GSK expects ‘limits’ on Shingrix access in 2019

By Ben Hargreaves

- Last updated on GMT

(Image: Getty/Rawpixel)
(Image: Getty/Rawpixel)

Related tags Shingrix Gsk Vaccine

The company will hold off on advertising and expanding access to new countries until current demand is met.

A spokesperson for GSK confirmed that the company will struggle to fully meet the demand for Shingrix during 2019 due to the higher-than-expected demand.

Shingrix is a vaccine for shingles (herpes zoster), approved for use in the US, Germany and Canada.

The vaccine has seen significant uptake in the US, where the spokesperson noted that during the first half of 2018 more people were vaccinated for shingles than were provided a prior vaccine during the entirety of 2017.

By the end of the third quarter of 2018, seven million doses of Shingrix had been administered, globally.

As a result, the spokesperson stated that “because healthcare professionals continue to vaccinate at a rate many times that of previous years, we expect ordering limits to continue throughout 2019.”

To manage the supply issues, GSK will build out its manufacturing capacity to be able to produce doses in the ‘high teens’ of millions, annually. This project will take two to three years to complete, according to the spokesperson.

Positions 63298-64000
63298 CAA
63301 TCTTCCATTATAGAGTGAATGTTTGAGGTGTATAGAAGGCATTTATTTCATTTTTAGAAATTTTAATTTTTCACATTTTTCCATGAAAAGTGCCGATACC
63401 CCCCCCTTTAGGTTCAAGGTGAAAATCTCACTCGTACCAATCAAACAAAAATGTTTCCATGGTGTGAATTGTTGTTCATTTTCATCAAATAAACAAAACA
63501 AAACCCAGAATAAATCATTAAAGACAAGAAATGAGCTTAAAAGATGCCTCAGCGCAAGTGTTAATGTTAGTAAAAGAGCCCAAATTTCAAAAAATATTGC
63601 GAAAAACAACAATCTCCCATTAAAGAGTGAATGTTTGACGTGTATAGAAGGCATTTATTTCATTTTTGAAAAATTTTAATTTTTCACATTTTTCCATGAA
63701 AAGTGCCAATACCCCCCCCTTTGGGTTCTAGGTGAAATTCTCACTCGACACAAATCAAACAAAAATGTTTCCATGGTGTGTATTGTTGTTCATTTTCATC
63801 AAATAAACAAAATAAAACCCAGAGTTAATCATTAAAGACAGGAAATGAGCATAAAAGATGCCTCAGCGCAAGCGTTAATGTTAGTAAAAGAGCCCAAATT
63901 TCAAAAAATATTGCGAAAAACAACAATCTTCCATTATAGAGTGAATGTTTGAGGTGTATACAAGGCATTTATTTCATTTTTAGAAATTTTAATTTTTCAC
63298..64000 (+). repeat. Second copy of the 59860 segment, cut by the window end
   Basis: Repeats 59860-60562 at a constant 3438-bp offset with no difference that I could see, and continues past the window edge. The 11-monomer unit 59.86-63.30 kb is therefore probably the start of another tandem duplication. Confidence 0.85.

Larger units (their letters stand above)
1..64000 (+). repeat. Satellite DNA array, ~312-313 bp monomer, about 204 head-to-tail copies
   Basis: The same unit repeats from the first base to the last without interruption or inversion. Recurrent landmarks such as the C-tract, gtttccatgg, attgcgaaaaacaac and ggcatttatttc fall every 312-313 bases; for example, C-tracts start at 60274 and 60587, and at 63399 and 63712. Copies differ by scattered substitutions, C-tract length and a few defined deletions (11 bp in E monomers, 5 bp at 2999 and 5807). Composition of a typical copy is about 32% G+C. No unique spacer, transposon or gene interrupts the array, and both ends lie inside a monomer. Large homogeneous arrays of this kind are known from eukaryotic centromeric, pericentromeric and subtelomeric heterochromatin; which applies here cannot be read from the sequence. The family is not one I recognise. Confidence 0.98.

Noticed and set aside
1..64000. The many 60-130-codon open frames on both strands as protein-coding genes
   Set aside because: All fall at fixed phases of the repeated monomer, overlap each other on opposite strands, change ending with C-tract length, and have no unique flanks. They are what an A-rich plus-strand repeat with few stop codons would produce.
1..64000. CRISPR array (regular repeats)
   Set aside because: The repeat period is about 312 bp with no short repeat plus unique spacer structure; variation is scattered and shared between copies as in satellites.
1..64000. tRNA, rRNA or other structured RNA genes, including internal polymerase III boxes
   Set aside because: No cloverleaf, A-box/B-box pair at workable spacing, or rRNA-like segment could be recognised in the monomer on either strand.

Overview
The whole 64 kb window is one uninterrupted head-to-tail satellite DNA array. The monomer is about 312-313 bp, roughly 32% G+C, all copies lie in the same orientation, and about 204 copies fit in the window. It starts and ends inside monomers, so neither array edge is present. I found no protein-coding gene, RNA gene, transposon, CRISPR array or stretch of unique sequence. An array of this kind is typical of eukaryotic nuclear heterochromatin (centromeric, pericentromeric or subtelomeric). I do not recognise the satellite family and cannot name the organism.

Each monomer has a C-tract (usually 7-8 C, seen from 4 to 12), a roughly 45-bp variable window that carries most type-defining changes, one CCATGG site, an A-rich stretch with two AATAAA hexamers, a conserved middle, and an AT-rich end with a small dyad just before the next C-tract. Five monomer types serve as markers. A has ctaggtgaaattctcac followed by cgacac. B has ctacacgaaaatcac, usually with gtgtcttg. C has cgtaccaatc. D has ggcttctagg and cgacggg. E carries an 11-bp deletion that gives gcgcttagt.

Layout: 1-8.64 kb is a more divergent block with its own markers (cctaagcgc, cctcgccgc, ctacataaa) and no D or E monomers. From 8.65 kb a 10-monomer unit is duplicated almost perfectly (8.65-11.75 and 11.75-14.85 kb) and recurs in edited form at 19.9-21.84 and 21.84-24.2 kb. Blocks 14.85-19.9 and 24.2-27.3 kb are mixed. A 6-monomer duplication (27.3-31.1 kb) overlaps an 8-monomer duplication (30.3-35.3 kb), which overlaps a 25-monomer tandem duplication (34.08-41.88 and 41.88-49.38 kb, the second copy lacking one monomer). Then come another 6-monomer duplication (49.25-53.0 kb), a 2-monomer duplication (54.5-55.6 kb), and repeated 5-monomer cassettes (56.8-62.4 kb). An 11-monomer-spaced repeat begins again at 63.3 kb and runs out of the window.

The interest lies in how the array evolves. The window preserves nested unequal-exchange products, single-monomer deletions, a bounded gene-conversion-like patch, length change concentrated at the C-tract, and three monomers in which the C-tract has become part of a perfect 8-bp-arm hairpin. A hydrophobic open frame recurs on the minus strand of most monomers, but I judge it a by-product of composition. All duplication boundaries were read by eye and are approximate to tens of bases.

The vaccines takes six-to-nine months to produce, which means that immediately building levels of supply to meet demand was not possible.

This means that the company will not be able to roll out supply to other countries and the spokesperson confirmed that the company does not have any ‘precise timeframes’ for launches outside of the three countries previously indicated.

Beyond this, the spokesperson told us that “GSK will delay broad consumer education activities like TV commercials until the shortage is resolved. GSK has ongoing communication with 60,000+ pharmacists to educate them about Shingrix and keep them updated on supply.”

In third quarter results, the company predicted that full-year sales for 2018 of the product would be between £700m ($900m) and £750m ($964m), taking it to the edge of blockbuster status in its first full year of sales.

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